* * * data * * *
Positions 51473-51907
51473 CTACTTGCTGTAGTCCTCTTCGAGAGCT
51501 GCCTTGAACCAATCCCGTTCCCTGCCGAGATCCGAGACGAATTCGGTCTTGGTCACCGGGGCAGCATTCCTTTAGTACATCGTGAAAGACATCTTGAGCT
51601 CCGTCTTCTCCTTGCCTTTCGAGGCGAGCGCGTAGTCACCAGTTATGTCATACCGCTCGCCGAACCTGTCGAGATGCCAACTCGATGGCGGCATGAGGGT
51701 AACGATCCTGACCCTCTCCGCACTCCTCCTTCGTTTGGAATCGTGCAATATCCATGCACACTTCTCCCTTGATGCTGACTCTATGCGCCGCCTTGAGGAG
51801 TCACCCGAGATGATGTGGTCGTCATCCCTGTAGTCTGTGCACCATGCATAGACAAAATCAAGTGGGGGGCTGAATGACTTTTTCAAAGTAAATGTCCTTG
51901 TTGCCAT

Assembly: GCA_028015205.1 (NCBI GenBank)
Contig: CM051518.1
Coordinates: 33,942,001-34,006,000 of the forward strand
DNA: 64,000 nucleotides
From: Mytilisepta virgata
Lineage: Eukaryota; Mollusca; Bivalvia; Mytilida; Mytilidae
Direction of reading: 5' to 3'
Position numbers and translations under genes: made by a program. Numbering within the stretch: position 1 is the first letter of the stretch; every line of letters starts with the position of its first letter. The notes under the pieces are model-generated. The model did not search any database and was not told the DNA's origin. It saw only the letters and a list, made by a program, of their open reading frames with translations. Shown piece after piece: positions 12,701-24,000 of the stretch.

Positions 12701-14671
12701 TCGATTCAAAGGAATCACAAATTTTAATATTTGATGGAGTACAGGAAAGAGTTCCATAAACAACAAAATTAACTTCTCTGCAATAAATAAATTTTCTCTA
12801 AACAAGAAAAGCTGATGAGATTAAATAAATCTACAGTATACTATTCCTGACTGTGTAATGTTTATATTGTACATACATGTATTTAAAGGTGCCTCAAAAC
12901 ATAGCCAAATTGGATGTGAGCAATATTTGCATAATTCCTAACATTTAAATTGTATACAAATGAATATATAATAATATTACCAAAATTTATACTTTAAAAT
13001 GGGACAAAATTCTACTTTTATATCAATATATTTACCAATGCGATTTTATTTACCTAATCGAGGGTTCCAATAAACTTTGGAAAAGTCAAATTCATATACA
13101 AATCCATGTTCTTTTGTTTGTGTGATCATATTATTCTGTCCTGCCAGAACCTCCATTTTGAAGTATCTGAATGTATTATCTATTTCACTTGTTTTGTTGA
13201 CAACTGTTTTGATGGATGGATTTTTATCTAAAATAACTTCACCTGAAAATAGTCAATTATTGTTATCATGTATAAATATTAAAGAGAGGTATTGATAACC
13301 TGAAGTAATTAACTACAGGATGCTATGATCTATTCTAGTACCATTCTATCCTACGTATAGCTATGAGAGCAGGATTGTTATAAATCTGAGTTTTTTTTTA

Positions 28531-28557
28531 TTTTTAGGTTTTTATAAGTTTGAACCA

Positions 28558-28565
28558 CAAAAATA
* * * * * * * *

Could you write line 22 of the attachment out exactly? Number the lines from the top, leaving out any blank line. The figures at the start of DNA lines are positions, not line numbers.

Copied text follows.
13201 CAACTGTTTTGATGGATGGATTTTTATCTAAAATAACTTCACCTGAAAATAGTCAATTATTGTTATCATGTATAAATATTAAAGAGAGGTATTGATAACC